— https://github.com/invoiceninja/invoiceninja

Potentially evaluate the Big Time License for dual-licensing as open source for non-profit use and small businesses with paid licences for larger companies.

Paid hosting will be provided by my company, potentially with multiple tiers. We'll see what happens when it's further along; I might decide monetisation is too much to deal with ¯\_(ツ)_/¯

2023-05-12 Notes

  • Git implementation in go

  • Sort with semver for now

    • As become aware of other strategies, build those in as options

    • go x lib impl

  • Initial work needs to be on cloning/fetching repos and checking version. Don't worry about the rest of it until that works. When we need to present information to the user, display it in a simple HTML table or something. Solve the simple cases and build on that.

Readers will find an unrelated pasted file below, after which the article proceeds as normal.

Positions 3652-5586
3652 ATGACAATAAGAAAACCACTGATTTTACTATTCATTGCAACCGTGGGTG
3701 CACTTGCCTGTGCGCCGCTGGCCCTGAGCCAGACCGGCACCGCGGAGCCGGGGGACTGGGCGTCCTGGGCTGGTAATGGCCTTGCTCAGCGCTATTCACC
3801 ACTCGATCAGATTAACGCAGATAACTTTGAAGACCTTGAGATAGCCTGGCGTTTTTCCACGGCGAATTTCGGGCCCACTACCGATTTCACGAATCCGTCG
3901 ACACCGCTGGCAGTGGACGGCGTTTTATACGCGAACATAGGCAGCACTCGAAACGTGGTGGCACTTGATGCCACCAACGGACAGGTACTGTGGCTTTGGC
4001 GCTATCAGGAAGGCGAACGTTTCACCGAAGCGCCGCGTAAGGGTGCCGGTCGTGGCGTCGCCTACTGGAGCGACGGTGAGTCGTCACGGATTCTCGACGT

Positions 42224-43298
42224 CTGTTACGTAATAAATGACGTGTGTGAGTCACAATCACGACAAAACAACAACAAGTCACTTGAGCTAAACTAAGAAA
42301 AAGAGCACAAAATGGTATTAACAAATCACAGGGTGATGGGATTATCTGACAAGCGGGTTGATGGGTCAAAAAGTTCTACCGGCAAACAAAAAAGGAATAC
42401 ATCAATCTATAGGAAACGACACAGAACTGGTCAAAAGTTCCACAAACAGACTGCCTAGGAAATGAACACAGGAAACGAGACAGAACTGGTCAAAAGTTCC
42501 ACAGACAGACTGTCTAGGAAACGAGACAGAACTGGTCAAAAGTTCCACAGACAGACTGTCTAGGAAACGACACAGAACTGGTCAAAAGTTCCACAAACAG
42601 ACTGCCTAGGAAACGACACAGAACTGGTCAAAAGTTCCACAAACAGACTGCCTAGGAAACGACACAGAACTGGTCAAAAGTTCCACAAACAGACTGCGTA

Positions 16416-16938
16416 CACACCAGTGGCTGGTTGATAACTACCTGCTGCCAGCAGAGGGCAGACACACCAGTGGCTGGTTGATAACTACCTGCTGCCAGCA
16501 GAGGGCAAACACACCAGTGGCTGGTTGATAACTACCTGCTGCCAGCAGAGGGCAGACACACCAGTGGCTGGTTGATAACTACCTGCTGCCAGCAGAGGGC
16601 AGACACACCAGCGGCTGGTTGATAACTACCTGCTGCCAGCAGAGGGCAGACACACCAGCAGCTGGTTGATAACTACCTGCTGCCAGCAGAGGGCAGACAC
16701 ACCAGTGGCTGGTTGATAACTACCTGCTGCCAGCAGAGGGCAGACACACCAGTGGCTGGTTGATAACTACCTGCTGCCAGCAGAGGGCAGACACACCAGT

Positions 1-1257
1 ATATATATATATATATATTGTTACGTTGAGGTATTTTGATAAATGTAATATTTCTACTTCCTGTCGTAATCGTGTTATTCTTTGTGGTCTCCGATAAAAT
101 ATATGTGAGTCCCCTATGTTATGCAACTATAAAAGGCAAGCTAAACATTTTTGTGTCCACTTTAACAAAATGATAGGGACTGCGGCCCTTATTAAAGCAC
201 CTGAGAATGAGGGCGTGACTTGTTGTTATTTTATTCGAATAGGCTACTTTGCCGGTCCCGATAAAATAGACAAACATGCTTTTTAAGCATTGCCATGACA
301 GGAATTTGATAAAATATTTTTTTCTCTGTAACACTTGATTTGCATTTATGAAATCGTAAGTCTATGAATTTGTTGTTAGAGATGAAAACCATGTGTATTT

• Schedule work with time.Ticker

  • For channel stuff, consult the relevant gobyexample pages

Closing thoughts:

  • You can run GOPRIVATE=* go get -x <somerepo> to see the git commands that go runs when fetching a repo. That's likely the most efficient way to check for releases, so it's probably what you'll want to try to replicate

  • You can get away with a JSON configuration file instead of a database right up until you want to support multiple users. I think that's probably worth doing (staying with JSON) so that you can focus on getting other things right (your desired front-end UX, notifications, etc…). I agree that you'll want a DB in the end, but it can be a large pill to swallow, so working without.

  • You can use os/signal to receive signals (like SIGHUP or SIGINT) over a channel. This can let you do things like toggle on/off a runtime trace based on a signal. You can also be really clever and write an HTTP endpoint that collects a runtime trace in the response body, and then you can fetch traces with curl whenever you want. For added flexibility, make the duration to trace for a query parameter :D